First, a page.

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Sha256Crypt / Sha512Crypt are designed based on ideas of BCrypt but use SHA instead of Blowfish because of political requirements.

The Sha*Crypt algorithms have the advantage that they are used in /etc/shadow on all common Linux distribution.

Do the Sha*Crypt algorithms have the same properties concerning memory use which slows BCrypt down on graphic cards?

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From the answer you linked to:

For SHA-1 or SHA-256, computation entirely consists in 32-bit operations on a handful of registers, so a password cracker will run without doing any memory access at all, and full parallelism is easily achieved (I did it on my GeForce 9800 GTX+, and I got about 98% of the theoretical maximum speed with a straightforward unrolled SHA-1 implementation).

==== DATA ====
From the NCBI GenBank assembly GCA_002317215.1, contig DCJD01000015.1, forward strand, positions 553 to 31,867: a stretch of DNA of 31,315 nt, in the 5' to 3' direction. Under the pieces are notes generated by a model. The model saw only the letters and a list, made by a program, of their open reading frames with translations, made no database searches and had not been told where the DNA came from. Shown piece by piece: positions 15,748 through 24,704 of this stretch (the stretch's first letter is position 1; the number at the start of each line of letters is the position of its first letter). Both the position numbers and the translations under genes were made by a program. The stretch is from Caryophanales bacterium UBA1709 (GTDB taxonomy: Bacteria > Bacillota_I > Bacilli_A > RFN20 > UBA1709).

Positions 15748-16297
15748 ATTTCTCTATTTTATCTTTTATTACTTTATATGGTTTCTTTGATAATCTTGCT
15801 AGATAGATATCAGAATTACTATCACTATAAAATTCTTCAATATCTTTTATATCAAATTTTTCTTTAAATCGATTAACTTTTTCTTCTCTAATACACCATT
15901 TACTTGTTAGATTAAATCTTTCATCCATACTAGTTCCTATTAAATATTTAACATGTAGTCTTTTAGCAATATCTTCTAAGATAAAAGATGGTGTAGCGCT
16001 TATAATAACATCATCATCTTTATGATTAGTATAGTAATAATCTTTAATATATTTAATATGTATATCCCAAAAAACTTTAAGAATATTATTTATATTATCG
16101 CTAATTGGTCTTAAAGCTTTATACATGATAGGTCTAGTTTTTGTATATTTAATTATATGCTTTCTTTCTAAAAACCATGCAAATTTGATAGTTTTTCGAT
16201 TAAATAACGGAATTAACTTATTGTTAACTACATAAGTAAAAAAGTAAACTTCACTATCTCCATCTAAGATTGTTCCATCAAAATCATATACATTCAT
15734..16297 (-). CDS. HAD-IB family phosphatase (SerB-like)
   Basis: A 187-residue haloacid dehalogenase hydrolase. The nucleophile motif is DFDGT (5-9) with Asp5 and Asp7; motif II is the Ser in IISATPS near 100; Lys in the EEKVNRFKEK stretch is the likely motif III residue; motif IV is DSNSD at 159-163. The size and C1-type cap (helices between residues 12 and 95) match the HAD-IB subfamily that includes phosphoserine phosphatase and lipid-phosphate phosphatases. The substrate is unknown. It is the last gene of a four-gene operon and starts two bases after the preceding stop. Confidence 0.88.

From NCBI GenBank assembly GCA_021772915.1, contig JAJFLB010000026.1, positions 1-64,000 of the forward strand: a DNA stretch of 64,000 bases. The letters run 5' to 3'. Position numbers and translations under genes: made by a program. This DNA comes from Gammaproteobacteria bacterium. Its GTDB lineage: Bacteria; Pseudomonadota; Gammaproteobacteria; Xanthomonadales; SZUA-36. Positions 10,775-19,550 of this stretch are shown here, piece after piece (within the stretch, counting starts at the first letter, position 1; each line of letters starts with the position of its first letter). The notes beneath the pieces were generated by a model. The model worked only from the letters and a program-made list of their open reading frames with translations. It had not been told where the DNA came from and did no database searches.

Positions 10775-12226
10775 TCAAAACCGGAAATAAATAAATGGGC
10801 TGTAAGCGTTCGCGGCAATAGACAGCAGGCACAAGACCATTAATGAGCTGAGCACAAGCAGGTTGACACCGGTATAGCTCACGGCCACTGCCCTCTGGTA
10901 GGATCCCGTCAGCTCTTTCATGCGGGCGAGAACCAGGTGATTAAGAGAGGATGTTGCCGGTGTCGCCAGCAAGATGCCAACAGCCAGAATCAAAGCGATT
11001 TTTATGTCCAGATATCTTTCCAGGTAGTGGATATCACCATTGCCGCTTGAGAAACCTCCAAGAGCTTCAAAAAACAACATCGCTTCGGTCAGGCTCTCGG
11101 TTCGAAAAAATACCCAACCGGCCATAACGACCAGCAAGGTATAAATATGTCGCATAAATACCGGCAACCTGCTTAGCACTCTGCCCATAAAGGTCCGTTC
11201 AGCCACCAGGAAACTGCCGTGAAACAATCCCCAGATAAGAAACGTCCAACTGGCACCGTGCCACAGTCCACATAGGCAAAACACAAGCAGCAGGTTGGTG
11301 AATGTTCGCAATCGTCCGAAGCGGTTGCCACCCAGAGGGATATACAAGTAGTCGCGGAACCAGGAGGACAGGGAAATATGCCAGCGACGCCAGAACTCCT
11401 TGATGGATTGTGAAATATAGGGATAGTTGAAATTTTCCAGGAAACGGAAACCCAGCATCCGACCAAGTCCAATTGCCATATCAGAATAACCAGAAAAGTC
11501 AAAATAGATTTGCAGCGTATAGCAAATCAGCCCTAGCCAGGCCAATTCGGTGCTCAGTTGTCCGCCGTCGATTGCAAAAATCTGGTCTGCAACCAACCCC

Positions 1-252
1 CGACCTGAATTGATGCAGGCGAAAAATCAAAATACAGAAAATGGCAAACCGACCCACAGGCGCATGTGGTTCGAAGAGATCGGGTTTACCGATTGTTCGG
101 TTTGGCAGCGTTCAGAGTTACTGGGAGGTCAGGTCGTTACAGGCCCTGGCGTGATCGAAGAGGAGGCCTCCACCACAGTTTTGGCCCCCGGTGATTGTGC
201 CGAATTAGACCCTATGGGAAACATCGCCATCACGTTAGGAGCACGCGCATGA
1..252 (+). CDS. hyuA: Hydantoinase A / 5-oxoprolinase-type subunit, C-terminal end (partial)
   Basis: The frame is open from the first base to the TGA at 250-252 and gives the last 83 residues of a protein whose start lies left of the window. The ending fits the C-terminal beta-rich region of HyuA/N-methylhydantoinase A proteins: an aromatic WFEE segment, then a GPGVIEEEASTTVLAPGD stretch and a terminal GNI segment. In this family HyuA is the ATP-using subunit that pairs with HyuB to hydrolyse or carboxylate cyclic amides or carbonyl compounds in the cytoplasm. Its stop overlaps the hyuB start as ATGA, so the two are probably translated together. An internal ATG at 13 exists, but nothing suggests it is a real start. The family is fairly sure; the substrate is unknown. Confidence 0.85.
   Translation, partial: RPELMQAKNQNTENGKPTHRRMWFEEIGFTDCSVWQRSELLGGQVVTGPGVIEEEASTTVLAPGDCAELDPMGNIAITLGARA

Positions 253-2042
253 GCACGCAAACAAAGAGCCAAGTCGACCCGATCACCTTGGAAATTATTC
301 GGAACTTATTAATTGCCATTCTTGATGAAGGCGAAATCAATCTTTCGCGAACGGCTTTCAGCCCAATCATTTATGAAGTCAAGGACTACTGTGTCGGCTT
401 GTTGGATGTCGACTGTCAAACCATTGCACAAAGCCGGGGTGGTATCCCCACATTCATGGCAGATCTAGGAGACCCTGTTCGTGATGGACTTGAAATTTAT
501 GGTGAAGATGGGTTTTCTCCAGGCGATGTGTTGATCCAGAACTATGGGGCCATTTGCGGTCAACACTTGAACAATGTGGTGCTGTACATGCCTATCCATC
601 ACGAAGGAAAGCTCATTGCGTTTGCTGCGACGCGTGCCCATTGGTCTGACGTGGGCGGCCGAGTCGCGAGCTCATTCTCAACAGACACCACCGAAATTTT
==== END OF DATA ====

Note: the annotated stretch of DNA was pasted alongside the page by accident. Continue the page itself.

What that tells us is that it is fairly easy to get big performance gains on SHA-256 (which also implicates SHA-512) using a GPU. The question then is, does ShaCrypt do anything special to slow GPU's down?

Looking through the example source code you liked to, it doesn't look like it. What I was looking for was a large (a few kilobytes) data structure that would be constantly accessed and modified. That doesn't exist from what I could see. Sure, there are data dependencies, which would slow down a single password calculation, but nothing to prevent parallelization of multiple passwords.

On an interesting note, there are JtR patches which would give you ShaCrypt GPU capabilties in John the Ripper. I was unable to find performance numbers, however.

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